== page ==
Jimmy De Martini is carrying the banner for fiddlers across the globe. The 36-year-old is an integral part of the Zac Brown Band, a platinum-selling country music group that has crossed over into the mainstream. The band won the Grammy Award for Best Country Album for Uncaged this past February.
When De Martini isn’t performing with his band mates, he is throwing down at KnuckleUp Fitness in Atlanta, Georgia. In fact, this fiddler can scrap with the best of them—despite being known for playing the least intimidating instrument on Earth.
“My coaches will joke about it,” says De Martini. “I’ll be in the ring sparring with some dude that I’ve never sparred with before, and my coach will throw some shit out like, ‘Hey, this guy’s a fiddle player. A fiddle player is beating you up. He’s a violinist! What are you doing?’ Yeah. I get that a lot.”
Although the musician often gets teased by his fellow gym rats for playing a pint-sized orchestral instrument, he has thick skin and possesses an extensive skill set he had once hoped to display before the band got its big break. Before De Martini was a rolling stone, he was preparing to be a cage fighter.
Growing up, De Martini was a fight fan. He loved kung fu flicks starring Bruce Lee, boxing matches featuring Mike Tyson, and some of the early UFC cards. “I had always questioned which martial arts would work well if you were actually in a real life situation,” he says. “The different fighting arts piqued my interest.”
In 2001, he decided to find out. The musician took up boxing, starting in his garage with a heavy bag and some instructional books on how to punch. From there, he went to the local LA Boxing gym and took private lessons with a trainer. While he enjoyed the Sweet Science, his skill set evolved by accident. The gym changed its brand to Velocity Kickboxing (later becoming KnuckleUp Fitness), and expanded its business by offering Muay Thai and aerobic kickboxing courses. Along with the name change came a different type of athlete, and De Martini was not impressed—at first, that is.
“I would see the Muay Thai guys going at it, and it seemed to me like none of them were very good boxers,” De Martini says. “They were concentrating on kicking too much, and I thought it wasn’t practical. But eventually, I became too curious. I wanted to try it, and I just got hooked.” He also tried the aerobic kickboxing and developed a soft spot for it. A focus on Brazilian Jiu-Jitsu was soon to follow.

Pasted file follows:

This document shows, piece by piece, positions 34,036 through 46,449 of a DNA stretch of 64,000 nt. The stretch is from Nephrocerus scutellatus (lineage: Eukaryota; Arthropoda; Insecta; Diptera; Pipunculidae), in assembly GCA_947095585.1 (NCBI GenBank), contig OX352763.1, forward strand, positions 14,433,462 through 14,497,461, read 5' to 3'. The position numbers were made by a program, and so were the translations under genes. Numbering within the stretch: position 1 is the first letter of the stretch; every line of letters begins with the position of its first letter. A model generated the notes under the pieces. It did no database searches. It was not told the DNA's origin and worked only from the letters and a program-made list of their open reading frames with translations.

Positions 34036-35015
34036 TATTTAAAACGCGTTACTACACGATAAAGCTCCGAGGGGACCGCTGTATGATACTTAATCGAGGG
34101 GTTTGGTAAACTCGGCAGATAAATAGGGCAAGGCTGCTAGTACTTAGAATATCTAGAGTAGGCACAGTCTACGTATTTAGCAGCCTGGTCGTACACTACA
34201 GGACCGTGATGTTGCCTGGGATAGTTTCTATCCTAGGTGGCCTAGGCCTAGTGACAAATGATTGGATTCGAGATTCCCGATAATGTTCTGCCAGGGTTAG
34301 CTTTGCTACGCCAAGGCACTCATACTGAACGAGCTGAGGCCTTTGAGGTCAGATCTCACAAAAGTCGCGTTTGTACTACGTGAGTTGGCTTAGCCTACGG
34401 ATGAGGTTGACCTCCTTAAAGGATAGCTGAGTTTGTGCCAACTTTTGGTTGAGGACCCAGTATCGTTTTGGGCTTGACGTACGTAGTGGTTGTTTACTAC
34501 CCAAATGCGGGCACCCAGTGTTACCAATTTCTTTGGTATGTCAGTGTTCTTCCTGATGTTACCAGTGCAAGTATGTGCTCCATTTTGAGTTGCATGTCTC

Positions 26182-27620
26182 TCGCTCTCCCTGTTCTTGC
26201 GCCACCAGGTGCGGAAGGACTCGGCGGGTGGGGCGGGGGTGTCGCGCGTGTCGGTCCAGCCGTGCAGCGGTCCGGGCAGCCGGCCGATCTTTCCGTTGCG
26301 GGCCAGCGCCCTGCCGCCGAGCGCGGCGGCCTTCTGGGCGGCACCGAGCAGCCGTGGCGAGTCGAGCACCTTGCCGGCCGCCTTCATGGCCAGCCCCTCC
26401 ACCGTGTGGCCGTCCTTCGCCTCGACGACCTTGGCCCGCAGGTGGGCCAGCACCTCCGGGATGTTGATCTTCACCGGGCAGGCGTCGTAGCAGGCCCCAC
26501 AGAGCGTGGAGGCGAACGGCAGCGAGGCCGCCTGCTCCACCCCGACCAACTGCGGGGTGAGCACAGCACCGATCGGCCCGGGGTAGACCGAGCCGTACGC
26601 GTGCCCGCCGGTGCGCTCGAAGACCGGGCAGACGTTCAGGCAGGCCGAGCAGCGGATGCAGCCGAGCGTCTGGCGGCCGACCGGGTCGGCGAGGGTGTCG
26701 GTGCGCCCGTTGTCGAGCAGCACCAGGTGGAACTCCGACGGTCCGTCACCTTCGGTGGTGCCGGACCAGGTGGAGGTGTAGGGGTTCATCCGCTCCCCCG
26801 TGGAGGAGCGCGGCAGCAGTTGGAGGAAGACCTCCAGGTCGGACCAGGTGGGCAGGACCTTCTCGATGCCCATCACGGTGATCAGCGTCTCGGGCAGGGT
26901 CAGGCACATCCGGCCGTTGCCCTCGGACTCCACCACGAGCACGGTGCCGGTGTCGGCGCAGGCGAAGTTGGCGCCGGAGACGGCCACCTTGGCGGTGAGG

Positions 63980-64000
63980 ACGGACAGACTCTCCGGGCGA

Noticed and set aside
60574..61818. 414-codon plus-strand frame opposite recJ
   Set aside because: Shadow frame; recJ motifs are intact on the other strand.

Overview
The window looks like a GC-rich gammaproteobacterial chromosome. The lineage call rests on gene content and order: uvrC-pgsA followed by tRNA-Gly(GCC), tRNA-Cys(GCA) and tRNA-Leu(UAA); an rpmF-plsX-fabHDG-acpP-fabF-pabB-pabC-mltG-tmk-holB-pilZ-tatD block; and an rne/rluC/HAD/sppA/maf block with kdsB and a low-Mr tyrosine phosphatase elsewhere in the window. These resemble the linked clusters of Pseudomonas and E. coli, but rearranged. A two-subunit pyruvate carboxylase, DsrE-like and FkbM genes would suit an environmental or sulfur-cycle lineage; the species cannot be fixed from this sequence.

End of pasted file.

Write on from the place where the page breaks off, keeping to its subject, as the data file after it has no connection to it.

De Martini also cut his teeth with some of the gym’s mixed martial artists who are now emerging in the bigger fight promotions, including Dave Vitkay, who just won in his Bellator debut in March. Although the fiddler initially wanted to follow in his fighting brethren’s footsteps, he stepped aside as Zac Brown Band was stepping into the spotlight.
“It was kind of a no-brainer because we had already been doing really well,” De Martini says. “It’s tough seeing guys I trained with turn pro and just wondering what I could’ve done. But I think I definitely made the right decision.”
Just because De Martini’s main focus is on his music career, that doesn’t mean his love for MMA has subsided. He still trains, and it has given him and his band something to bond over. Front man Zac Brown used to participate in judo competitions and is a big MMA fan.
Besides the group’s shared passion for watching fights, they also try to keep fit while on the road. After they arrive at a venue, De Martini will set up a makeshift fitness room with 13 different stations, featuring dumbbells, mats, and benches.
“We spend one minute at each station and go four rounds, so it ends up being an hour, and we do anything from jump squats to push-ups to bench press to abs,” the fiddler says. “It’s a great workout, and we get a lot of the guys in the band in shape that way.” He also carries Muay Thai and boxing pads with him so he can sharpen his skills on the road.
Now, the chicken fried collective plans to take their fitness regimen to another level. After a recent outing, De Martini and company were impressed with how tour mates Dave Matthews Band kept in shape.
“Those guys have a complete tractor trailer workout gym, and that’s all it is. It goes from show to show, and it’s air conditioned, has a television, weights, treadmills, and ellipticals—basically, anything you need,” he says. “We’re in the process of designing one right now, and I think in a couple of months, we’re gonna have the final schematics and start building one.”
It sounds like De Martini will be utilizing his touring gym a lot more as the Zac Brown Band continues to grow in popularity.
Just as fighters add various disciplines into their MMA regimens, the Zac Brown Band tends to weave different elements—including bluegrass, reggae, southern rock, and pop—into their country music base. The latest style clash happens on their fifth studio album Uncaged, which was released in July 2012.
Although the album title further complements the group’s connection to the sport, the central theme of Uncaged is breaking down barriers. Some of the many highlights include the heartbreaking pop ballad “Goodbye In Her Eyes,” the enriching confessional “Day That I Die” featuring singer-songwriter Amos Lee, and the rocking title track, which Chael Sonnen contemplated using as his entrance theme at UFC 159.
The fusion comes naturally for the band. “We don’t really try to be diverse, we just come from different backgrounds,” De Martini says. “It comes out in the music, and I think that makes it a little different than everything else. It was pretty cool when we won the Best Country Album Grammy this year—and wow. That’s cool because we’re not totally country, but we still won the Best Country Album, so that was pretty exciting for us.”